Robbie Cooper has spent the last five years watching others stare at screens. As part of his Immersion project, he has filmed babies, teenagers, the middle-aged and the elderly transfixed in the glow of one monitor or another. Using a special camera, Cooper’s work offers a vantage from beyond the glass. The results startle and amuse; for all the time we spend in front of our computers or tellies, we rarely if ever see ourselves from the screen’s perspective. The audience becomes the performer, whose performance is being an audience.
What began as a series of exhibitions is being published as a forthcoming book. With your help, the project hopes to expand even further. Starting later this year, Cooper and collaborator Jeff Watson will launch a website allowing anyone to record and document their own screen-time. Cooper envisions a massive archive of images that capture, in snapshots and video, a sample of our collective experience as 21st century watchers.
I reached out via email to find out more. Cooper says one community he’s intrigued by are Guilds or Clans playing massively multiplayer online games together. He hopes to capture the many ephemeral stories taking place every day, from within and without the game-worlds these players inhabit. If that’s you, get in touch.
Kill Screen: When did you first come up with the idea for Immersion?
Robbie Cooper: I was in China and Korea doing a project on virtual worlds. Some of the internet cafés, particularly in China, are huge; you can see row upon row of people sitting at screens. It was visually a dramatic way to see it. In the west there’s just as many people sitting at screens, but they’re sitting in the office or in their house.
I’m a fan of Errol Morris, so seeing that made me think of his Interrotron method, as a way to capture screen interaction.
Your Kickstarter video quotes a statistic that we spend 6 hours a day in front of a screen. Did you start your project with a bias regarding the positive or negative effects such screen-time has in our lives?
I never thought of it as being one or the other. It was immediately obvious it was both. In my own life, it’s both. I’m currently thinking I may get rid of my iPhone altogether, just because it’s one too many screens. But if I had no laptop, I’d feel disconnected in a bad way.
As far as the project goes, I’d like it to have moments of darkness, definitely. Also humour and all the other things that you need in something that’s satisfying. It deserves to be done comprehensively. I’m not a scientist; I’m inspired by science. The ambition of coming out the other end with a fixed answer as to how this affects us would be crazy. But as a way of organizing information, visual information and so on, it’s interesting and useful.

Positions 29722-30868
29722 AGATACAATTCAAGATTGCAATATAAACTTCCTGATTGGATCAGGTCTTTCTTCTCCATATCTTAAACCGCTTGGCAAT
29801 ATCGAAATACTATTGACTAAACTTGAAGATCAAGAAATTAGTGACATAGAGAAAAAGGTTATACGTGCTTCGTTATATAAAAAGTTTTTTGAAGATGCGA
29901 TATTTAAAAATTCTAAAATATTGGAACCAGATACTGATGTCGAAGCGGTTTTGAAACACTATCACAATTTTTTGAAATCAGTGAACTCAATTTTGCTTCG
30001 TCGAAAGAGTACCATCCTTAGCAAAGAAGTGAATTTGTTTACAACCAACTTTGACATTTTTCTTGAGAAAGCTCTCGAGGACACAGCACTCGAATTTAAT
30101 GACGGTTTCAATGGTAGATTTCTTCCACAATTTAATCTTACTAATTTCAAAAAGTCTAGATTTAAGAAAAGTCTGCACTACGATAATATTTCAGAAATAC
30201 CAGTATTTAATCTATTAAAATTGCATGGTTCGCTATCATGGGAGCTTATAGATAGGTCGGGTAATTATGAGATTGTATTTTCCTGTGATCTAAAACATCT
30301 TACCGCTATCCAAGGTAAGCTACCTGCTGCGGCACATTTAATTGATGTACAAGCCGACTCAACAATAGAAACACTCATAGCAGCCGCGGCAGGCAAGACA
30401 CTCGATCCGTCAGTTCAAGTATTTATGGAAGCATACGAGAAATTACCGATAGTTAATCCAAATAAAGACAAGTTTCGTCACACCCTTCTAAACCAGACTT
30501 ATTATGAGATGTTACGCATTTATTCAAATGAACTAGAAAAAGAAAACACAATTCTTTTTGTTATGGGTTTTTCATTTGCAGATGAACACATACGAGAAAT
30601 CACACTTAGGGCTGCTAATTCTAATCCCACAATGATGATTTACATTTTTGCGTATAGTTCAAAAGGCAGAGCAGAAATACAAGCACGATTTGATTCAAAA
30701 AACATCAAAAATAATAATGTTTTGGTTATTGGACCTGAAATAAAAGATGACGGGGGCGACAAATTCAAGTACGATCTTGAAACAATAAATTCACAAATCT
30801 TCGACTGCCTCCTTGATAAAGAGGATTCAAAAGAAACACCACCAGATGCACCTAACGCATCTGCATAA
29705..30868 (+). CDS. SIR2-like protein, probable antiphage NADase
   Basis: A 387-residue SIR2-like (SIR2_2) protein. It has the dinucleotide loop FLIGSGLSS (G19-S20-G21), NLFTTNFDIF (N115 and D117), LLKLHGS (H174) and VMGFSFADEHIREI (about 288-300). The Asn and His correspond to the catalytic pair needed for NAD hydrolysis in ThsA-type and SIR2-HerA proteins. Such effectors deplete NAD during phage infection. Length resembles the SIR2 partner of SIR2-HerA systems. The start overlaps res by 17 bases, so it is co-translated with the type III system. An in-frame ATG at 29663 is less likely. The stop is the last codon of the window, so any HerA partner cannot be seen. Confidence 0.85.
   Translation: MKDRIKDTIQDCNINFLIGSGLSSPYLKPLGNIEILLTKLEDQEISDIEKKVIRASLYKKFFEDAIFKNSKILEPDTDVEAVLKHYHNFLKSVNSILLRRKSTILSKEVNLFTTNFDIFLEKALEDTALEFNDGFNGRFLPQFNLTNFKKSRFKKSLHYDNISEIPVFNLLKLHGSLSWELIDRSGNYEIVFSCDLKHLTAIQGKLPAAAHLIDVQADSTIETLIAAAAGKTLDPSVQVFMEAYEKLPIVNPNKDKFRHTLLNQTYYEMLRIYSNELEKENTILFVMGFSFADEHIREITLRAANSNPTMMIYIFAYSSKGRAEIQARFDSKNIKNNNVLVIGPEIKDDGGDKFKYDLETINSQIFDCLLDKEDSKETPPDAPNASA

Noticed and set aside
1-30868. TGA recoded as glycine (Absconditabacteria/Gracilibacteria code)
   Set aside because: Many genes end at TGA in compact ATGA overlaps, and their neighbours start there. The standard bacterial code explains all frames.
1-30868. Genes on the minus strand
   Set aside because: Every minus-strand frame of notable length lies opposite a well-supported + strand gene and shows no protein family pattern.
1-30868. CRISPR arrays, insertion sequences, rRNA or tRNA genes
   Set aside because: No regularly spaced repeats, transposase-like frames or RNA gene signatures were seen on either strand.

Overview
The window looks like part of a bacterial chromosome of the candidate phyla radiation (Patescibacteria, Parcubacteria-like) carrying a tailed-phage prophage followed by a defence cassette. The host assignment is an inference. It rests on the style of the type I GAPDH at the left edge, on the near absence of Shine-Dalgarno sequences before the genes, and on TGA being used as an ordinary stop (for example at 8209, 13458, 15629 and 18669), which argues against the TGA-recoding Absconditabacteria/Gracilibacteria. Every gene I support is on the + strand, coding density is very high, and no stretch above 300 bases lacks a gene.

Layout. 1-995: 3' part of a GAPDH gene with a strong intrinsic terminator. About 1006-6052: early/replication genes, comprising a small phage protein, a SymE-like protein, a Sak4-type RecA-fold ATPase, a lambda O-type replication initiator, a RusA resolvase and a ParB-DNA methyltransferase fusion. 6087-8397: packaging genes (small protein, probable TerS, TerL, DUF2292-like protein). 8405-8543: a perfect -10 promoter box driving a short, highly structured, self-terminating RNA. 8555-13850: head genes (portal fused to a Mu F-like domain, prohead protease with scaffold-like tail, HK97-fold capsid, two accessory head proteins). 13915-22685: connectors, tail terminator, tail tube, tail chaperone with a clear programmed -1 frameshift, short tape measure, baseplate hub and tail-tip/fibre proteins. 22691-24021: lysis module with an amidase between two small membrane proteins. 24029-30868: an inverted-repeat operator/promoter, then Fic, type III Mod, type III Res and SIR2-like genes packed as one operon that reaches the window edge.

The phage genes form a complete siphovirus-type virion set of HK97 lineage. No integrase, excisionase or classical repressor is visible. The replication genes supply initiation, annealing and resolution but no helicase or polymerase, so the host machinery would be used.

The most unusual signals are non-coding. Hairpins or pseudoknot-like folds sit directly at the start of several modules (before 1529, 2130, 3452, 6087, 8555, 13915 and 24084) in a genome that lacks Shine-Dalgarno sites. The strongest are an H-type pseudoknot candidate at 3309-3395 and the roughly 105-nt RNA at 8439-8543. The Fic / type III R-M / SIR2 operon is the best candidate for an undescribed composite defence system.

You’ve been working on this project for five years now. What has surprised you the most? Any particular reactions that stand out?
One woman laughed as she watched a Mexican Zeta (drug cartel) soldier’s head fall of in a real torture and execution scene. Which was initially surprising. But then I realized she was having a hard time processing it. We don’t always react the way we think we’re going to when we’re genuinely shocked.
Have you found patterns in how certain demographics respond to certain content?
Older people tend to be much more contained, whilst youngsters are frequently wide open, of course! Watching a youngster on the monitor while they’re playing or watching TV can be entertaining. You get a clear idea of who they are, without a single word being spoken. You can put a kid in front of a screen for 30 seconds and they’ve told you everything about them. Mothers watching their own kids on the monitor have been quite shocked, mesmerized.
Very young kids unconsciously imitate what they’re watching. It’s hilarious to see a toddler’s expression change as they imitate, say, an adult character, after imitating a child character. Middle aged and older people have a lot of things that they’re familiar with. It’s harder to find something fresh that they want to see and really get into.